I’m always a bit anxious ordering perishable foods by mail: what if I’m not home and the box sits in the sun for hours and hours, going bad before I can even give it a taste or get it into the fridge or freezer? Still, companies have figured this one out long ago with ice packs, dry ice, etc, and so when LA-based Soupure approached me and asked if I wanted to try some of their new vegan soups, I wasn’t too surprised when they promised to send me a sampler set.
Here’s what arrived:
Since i know you can’t read all the labels, here they are, back row to front, left to right: Zucchini Basil, Spicy Asparagus Leek, Japanese Sweet Potato, Pumpkin Miso, Beef Bone Broth and, in the closer row, Split Pea Chlorophyll, Tomato Basil, Carrot Ginger, Strawberry Cashew and Chicken Bone Broth. The very front is Lentil Chickpea in the pouch.
Many of them are vegan, and all are organic, dairy-free, non-GMO and responsibly sourced. What’s not to like?
The question, of course, is taste. So after discussion with my daughter, we decided to have a taste test of the three flavors we figured we’d like the best: Carrot Ginger, Split Pea and Tomato Basil:
By lucky coincidence, we even had appropriately colored bowls to keep with the theme. Verdict: My 13yo liked all the flavors but as a tomato soup connoisseur she felt this was a bit bland. Me? I liked the carrot and tomato but the split pea? Fantastic. Like best-soup-I-have-eaten-in-years fantastic. Thick, creamy, with a deep flavor, it was really excellent, and to then look on the side of the bottle and see that it was actually vegan, grain free, soy free and had no added sugar? A complete winner.
Each bottle, by the way, is 16oz, and the split pea, at least, has 200 calories in that quantity, along with 200mg of sodium and 8g of protein. Since I know some people count…
The other flavors are more exotic so we’ve been slowly trying them and finding it a varied experience. Some are “interesting” but others are also quite splendid, notably the Lentil Chickpea, which is perfect with a thick slice of bread for dipping. I mean, doesn’t this look delicious:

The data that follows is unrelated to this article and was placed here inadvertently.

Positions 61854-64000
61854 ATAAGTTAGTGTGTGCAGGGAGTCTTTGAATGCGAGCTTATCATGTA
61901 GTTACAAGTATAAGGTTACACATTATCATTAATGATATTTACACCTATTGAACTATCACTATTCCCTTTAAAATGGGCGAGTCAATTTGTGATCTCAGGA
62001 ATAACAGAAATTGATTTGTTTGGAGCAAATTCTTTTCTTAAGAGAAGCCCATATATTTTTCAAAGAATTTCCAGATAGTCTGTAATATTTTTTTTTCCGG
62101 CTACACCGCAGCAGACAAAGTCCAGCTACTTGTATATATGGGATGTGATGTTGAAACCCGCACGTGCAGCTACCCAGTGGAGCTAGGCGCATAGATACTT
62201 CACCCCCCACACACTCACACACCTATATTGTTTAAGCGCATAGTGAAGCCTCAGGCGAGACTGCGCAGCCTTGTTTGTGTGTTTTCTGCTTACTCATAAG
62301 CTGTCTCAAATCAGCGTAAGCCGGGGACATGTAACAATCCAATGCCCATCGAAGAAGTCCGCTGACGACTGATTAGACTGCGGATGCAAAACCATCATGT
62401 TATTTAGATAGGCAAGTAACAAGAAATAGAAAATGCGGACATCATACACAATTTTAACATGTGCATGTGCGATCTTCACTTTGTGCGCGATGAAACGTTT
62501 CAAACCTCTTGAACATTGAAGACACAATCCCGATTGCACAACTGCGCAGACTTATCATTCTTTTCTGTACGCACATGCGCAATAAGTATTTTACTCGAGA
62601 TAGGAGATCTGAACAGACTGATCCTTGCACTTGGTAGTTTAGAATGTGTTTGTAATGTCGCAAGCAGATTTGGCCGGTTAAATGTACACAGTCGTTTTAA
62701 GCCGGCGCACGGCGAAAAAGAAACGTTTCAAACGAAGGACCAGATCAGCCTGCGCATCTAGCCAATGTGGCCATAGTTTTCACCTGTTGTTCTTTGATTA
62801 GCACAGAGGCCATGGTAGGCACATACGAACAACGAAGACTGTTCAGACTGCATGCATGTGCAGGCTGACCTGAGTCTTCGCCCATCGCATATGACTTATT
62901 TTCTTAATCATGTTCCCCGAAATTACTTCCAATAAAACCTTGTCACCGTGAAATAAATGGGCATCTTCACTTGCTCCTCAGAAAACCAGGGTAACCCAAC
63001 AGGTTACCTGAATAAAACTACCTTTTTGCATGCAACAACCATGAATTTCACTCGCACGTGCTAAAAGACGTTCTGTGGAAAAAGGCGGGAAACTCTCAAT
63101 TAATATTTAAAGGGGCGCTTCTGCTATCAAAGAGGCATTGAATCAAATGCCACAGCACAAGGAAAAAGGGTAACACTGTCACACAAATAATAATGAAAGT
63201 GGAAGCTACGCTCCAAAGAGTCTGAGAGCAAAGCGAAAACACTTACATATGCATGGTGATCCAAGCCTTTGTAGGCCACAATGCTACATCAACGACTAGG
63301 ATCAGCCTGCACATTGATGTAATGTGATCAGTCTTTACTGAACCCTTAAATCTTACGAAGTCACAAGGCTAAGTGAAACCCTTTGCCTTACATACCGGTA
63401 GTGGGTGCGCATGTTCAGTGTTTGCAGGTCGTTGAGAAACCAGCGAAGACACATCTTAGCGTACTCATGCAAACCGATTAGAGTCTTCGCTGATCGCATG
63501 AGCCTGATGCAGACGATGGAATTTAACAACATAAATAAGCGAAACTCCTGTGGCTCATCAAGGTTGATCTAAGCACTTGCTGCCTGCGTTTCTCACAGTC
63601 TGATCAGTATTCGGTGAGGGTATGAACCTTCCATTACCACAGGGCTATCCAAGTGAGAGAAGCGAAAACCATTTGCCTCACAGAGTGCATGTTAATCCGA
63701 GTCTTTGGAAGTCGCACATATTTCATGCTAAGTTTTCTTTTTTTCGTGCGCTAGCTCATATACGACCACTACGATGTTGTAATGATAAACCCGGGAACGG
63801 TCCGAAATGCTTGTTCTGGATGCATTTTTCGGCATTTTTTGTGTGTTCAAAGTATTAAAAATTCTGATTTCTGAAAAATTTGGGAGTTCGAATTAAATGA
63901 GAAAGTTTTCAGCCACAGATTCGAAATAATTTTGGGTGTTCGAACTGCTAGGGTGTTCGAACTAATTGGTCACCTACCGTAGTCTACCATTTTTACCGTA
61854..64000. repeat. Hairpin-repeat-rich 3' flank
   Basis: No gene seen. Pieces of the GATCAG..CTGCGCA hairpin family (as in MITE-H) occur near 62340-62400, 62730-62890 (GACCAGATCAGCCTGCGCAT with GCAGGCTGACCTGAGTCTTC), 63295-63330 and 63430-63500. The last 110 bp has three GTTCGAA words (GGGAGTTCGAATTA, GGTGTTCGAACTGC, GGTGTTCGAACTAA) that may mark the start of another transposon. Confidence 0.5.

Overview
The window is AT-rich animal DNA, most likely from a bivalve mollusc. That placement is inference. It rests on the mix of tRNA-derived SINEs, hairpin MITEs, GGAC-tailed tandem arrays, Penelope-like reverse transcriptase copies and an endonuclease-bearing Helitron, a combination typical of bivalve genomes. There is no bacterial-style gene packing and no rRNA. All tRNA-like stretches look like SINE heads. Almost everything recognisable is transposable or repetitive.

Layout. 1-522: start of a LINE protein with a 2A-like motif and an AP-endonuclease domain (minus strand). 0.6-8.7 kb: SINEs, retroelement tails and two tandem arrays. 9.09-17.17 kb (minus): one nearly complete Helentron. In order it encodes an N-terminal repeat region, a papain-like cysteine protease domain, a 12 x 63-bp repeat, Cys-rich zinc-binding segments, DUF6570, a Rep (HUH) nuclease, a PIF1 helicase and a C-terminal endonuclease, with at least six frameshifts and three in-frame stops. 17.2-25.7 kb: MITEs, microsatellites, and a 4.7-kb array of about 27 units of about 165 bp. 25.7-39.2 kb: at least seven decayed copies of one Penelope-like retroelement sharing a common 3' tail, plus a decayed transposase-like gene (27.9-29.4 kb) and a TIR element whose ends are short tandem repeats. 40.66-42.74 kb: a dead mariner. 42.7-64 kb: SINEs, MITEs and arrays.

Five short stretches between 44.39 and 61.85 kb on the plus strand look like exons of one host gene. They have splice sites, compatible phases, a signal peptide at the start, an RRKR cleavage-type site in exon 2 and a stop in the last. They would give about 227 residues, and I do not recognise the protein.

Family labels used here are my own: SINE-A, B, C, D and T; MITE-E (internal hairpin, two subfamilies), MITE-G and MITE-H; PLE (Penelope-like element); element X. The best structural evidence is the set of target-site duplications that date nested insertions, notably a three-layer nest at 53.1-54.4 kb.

Soupure has a subscription service if you get hooked on a particular soup and also have a couple of different “cleanses”, as is trendy in many foodie circles: a Starter cleanse, a Moderate cleanse and an Advanced cleanse that has your diet revolve around specially prepared soups for 5-7 days. I’m not quite ready for that so those were just things I read about with interest.
Soupure itself is indeed a food startup. The company describes itself as “on a mission to redefine how we think of food. We bring together the robust flavors of organic produce with convenience. Fueling today’s active consumer, Soupure is part of the new food movement, bringing to market solutions for whole food nutrition on the go.”
Based on the soups we’ve tried, I can definitely say this is a tasty mission. Now to see if I can get some more of that amazing split pea soup…
Note: These fancy soups are not inexpensive: Each bottle runs $12.00 and there’s a flat $25 shipping fee for the perishables. Probably not a great idea to get just one bottle, but a half-dozen to boost your nutrition without resorting to animal proteins? That might just be a smart move for some folk.
Learn more at soupure.com
Disclosure: Soupure sent a box of soups to us for the purposes of this article. And they’re yummy.